Morocco’s Priority on Developing New Energy Sources Is Paying Dividends

The IEA lauds the country’s national energy policy

It is only natural to think of the Middle East and North Africa (MENA) when talking about global energy issues. Yet aside from informed estimates from national energy institutions and consulting groups, few countries have collaborated with the International Energy Agency (IEA) to assess their national strategies and seek recommendations for guiding their country’s energy policies.

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Morocco, which depends on external sources for 91 percent of its energy, recently asked the IEA to undertake the first-ever detailed review of its energy policies – the first IEA study in all of MENA. The report was released in Rabat at the end of October by IEA Executive Director Maria van der Hoeven, who was quite candid about the progress that Morocco has made in less than 20 years.

“Under political guidance from the highest level, Morocco has shown an admirable determination to play to its strengths, and in our view the National Energy Strategy set out in 2009 has taken Morocco very much in the right direction.” The comprehensive assessment was quite broad in scope, including attention to the challenges of climate change, priorities for hydrocarbon and renewable energies, government regulatory regimes and reforms, and cooperation with international and regional bodies.

According to a story published by the IEA, Morocco was an early advocate of developing long-term strategies to deal with climate change. It ratified the UN Framework Convention on Climate Change in 1995 and the Kyoto Protocol in 2002. It established national goals for reducing greenhouse gas (GHG) emissions as early as 2009. The European Bank for Reconstruction and Development, the World Bank, and the UN are among the multilateral institutions supporting Morocco’s vision for the energy sector.

 Facing Down Energy Dependence

Along with its concern for GHG emissions, Morocco has had a robust energy policy in place since the 1990s, recognizing the impact of energy on economic and social development.

blog energy 2Perhaps the best example of this is the campaign since 1995 to provide access to electricity for rural populations. Today, 98 percent of Morocco has power supplies, compared with 18 percent just 20 years ago. The report noted, “This is a very impressive achievement for which the government of Morocco deserves enormous credit. This development has contributed to a consistent economic growth rate of between 4% and 5% per year, although it has also led to a strong increase in electricity demand.”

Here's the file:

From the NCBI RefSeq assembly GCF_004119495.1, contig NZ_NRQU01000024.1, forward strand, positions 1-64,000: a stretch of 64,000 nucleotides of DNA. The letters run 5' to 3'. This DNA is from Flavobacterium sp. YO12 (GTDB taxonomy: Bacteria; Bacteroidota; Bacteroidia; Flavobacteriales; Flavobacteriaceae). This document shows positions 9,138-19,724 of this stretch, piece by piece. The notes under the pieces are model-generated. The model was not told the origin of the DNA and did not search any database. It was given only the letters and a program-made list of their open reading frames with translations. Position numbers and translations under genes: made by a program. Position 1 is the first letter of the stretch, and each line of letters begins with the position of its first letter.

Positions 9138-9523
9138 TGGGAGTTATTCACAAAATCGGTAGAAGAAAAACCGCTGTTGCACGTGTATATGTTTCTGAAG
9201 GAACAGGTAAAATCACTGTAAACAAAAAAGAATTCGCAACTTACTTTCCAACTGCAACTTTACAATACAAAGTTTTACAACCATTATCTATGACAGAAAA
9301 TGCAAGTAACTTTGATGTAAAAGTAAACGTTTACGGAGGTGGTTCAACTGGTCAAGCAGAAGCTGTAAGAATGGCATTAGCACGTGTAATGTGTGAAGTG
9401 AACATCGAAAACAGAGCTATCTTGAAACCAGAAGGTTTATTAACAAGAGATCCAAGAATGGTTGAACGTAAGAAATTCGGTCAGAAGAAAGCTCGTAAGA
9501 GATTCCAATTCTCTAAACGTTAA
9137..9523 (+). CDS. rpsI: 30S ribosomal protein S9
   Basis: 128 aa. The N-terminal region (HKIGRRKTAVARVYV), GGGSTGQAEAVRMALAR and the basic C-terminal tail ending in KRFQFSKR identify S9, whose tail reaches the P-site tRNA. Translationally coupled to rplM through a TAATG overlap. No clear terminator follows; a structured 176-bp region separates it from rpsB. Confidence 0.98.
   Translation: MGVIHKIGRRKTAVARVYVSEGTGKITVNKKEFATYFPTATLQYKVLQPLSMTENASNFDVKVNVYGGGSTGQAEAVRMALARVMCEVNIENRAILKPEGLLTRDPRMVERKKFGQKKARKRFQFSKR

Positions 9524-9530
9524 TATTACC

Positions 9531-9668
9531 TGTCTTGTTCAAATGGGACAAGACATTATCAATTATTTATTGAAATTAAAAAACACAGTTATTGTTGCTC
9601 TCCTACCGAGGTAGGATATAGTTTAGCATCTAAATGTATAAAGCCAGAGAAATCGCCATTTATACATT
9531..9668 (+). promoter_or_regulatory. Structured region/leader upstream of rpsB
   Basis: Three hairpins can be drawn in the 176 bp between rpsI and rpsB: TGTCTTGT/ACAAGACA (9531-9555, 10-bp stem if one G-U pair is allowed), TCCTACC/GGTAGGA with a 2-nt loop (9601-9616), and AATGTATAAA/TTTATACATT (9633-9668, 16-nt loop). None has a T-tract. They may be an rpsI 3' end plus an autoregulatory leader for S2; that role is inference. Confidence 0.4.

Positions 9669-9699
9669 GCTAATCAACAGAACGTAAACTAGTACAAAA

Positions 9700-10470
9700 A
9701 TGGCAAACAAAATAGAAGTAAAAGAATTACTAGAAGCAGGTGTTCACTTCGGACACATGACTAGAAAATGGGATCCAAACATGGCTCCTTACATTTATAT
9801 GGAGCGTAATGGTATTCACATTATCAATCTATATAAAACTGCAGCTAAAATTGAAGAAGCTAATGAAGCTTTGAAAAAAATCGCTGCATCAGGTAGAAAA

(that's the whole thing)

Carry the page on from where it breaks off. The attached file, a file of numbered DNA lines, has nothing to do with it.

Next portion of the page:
To respond to this growing demand, the government launched a National Energy Strategy in 2009 with five specific objectives: optimize the fuel mix in the power sector – reducing overall dependence on hydrocarbons; accelerate the development of renewable energy from solar, wind, and hydro-power; promote energy efficiency across the country; provide incentives for foreign investment in energy projects; and promote greater regional integration of power systems and sources.

Regarding the current energy mix, the IEA encouraged Morocco to continue to restructure and reduce energy subsidies, while maintaining a security net for the least affluent. With a new coal fire plant coming on line with high efficiency utilization, the reliance on diesel fuel will decrease, and power costs will come down as global energy prices become more competitive. As a final recommendation, Morocco was advised to set up an independent regulatory agency to facilitate competition, maintain price equity, and provide incentives for future research and development.

Morocco’s willingness to reach out to the IEA for a reality check of its energy policies, its awareness and actions on the steps needed to restructure the energy sector for greater efficiency and cost savings, and its attractiveness to international investors to participate in the sector combine to make Morocco a very attractive partner for decades to come. Taken together with the gradually emerging positive news about on and off shore exploration, the opportunities are quite attractive, especially given the stability and accessibility of Morocco as a regional market leader.

Taking a fresh look at Morocco’s economic development